Art on the Street: Hype Elite Dance Company

Many of Miami's creatives are transient, showing up on our shores and disappearing as quickly as the tides. The Art on the Street series will document this overlooked and ever-changing element of South Beach culture.

The actual distance between South Beach and Opa Locka may be only about 15 miles, but the cultural divide seems wider. The Hype Elite Dance Company, a group of entrepreneurial young performers born and raised in northeastern Miami-Dade County, bridged the gap Saturday afternoon by bringing their hip hop choreography to the east end of Lincoln Road. Check out their moves and motivations in the video by filmmaker Aiden Dillard after the jump:

A few feet from their impromptu stage, European tourists at electro-pumping lounges sipped cocktails and smoked flavored hookahs, apparently ignorant of the tattooed teenage youth executing synchronized booty shakes behind them. Pedestrians were few in number, likely scared into air-conditioned shelters by the sweltering temperatures. But neither the thin crowd nor the 92-degree heat deterred the dancers from krumping out performance after performance, while strategically sending their youngest and cutest members to solicit donations from spectators.

Their leader is Anthony Thurston, a 24-year-old who started the group almost by accident. "Just a couple of us used to dance at parties all the time, and someone [brought] to our attention that we should start a group, and it was a good idea, so ya know, we started one," he said.

That was January of 2009. Today the informal group has 26 members, with an age range from five to 25 years old. "People in the area seen what we're doing, and they liked what we were doing," Thurston said. "And as far as the young ones, their parents, they wanted them to stay off the streets, so they brought them over and we just took them in, and from there we kept going."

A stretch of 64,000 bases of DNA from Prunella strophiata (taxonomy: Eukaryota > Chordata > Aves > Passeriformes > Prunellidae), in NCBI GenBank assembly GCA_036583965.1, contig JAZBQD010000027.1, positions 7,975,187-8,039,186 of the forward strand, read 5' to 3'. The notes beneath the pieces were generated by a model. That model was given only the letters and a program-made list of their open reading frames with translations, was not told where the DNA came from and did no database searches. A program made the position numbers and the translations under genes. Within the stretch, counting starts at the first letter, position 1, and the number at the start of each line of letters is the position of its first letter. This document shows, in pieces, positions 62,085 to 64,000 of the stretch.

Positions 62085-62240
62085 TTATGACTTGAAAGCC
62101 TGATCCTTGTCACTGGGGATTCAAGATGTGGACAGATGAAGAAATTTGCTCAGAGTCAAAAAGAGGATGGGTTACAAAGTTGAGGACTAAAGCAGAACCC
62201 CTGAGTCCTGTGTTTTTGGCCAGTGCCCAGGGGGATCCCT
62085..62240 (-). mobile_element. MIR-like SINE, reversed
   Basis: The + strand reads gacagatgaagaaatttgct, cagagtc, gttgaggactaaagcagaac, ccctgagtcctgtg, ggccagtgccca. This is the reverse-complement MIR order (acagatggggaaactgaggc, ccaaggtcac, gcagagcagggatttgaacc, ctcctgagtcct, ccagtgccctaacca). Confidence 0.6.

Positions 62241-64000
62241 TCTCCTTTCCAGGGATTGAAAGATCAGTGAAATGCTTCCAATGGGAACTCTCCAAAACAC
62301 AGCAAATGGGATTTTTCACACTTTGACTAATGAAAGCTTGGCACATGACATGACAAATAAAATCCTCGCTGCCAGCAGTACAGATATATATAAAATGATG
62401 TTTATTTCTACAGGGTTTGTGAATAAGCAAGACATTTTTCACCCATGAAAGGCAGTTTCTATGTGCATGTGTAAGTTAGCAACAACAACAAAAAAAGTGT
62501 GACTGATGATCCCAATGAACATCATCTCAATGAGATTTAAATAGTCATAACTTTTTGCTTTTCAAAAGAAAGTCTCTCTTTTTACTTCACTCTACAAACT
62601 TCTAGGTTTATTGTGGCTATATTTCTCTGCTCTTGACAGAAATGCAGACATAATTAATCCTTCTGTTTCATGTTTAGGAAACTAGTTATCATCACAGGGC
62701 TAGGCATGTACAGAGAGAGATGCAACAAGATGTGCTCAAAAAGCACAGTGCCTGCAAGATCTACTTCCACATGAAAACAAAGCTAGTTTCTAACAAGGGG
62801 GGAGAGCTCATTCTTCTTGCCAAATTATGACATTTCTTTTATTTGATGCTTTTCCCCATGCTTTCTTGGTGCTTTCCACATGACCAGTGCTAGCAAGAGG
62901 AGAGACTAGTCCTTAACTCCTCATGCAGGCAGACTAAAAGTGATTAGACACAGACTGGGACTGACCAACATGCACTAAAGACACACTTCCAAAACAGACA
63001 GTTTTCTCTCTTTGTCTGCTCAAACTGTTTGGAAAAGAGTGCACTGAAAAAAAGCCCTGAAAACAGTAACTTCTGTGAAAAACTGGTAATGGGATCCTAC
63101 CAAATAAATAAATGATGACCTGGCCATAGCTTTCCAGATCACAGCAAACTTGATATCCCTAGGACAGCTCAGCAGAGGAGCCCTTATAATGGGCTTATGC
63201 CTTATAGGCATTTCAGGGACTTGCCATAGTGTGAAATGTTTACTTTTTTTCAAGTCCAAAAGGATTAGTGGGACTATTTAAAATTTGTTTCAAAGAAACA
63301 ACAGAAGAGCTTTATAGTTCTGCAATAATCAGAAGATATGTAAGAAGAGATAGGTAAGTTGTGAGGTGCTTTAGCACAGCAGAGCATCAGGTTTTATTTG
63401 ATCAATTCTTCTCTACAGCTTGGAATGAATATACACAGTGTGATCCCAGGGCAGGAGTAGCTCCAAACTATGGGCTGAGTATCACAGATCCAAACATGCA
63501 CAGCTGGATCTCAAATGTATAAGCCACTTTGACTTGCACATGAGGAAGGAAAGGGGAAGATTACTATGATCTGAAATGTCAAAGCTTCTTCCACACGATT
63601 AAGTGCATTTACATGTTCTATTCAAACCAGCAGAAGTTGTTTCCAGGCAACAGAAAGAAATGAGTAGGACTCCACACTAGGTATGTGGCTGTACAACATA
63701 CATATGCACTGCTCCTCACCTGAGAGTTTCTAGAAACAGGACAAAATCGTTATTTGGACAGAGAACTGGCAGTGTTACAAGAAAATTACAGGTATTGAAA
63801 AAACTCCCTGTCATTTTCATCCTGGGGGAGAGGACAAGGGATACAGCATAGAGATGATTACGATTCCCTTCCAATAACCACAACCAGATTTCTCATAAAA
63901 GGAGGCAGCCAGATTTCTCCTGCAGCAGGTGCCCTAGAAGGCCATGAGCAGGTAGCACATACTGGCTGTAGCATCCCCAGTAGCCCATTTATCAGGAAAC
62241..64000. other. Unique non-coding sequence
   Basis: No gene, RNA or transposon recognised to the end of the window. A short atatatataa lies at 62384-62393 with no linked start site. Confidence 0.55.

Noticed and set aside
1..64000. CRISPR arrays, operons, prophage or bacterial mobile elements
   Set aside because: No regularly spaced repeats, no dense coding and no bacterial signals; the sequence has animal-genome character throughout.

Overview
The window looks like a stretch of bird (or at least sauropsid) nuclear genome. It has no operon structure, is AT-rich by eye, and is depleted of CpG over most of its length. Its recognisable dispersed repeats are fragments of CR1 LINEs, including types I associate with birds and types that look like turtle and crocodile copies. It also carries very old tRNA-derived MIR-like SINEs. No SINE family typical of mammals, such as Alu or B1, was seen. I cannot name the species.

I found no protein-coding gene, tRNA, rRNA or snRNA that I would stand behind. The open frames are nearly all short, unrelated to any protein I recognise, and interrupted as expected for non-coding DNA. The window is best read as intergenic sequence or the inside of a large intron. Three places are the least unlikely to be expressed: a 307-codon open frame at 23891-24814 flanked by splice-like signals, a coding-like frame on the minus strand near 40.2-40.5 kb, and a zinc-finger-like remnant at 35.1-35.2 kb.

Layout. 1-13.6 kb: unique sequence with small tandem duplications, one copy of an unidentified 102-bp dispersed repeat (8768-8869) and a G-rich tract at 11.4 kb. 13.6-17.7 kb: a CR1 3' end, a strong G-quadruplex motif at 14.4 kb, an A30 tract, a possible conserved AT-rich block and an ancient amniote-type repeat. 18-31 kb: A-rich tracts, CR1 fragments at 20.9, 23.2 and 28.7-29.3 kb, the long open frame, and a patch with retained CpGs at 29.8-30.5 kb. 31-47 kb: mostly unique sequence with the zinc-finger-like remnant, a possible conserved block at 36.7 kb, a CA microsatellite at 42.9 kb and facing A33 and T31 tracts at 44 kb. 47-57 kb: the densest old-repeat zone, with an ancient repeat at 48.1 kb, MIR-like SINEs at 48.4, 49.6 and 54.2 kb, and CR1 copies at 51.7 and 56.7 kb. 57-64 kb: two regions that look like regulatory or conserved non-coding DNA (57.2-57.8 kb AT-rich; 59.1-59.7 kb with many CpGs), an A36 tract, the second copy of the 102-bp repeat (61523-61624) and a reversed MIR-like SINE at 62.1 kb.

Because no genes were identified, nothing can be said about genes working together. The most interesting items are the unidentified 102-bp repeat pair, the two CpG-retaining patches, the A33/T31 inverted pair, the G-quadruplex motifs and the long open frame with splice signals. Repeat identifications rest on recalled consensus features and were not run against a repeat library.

They're not affiliated with any school or community organization, but they hold rehearsals at a pavilion at an elementary school in Opa Locka. School officials look the other way and give the group use of the space because they think the crew is good for the community, Thurston said. "I'm not a babysitter --- I'm a choreographer," he laughed. "But people look up to me in the area because I'm doing something positive, and I'm influencing to do something positive, and that's basically how it keeps going. And every month or so we get more people."

He said a lot of the adult members are unemployed, and dance helps to keep them from getting mixed up in Opa Locka's street scene. The older crew members look out for the younger ones in what is a sort of improvised mentoring program, Thurston said. "Dancing is about expressing how you feel. So for example, if you're going through something at home and you're angry, you can always take your anger out in your dance," he explained. "Put all the energy in your dance. And that's why I love dance so much, because you can express yourself in different ways, whether you're sad, happy, or mad."

He said growing up in Opa Locka presented some difficulties, but that navigating life there is like doing it anywhere else. "It's kinda crazy, but it's the same as in any area," he says. "There's always gonna be violence, drugs, the usual. But you have to overcome those things. It's not where you stay, it's how you live. Everything is your choice."

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Camille Lamb Guzman is a journalist who writes on wellness, travel, and culture. She is also finishing a book of creative nonfiction.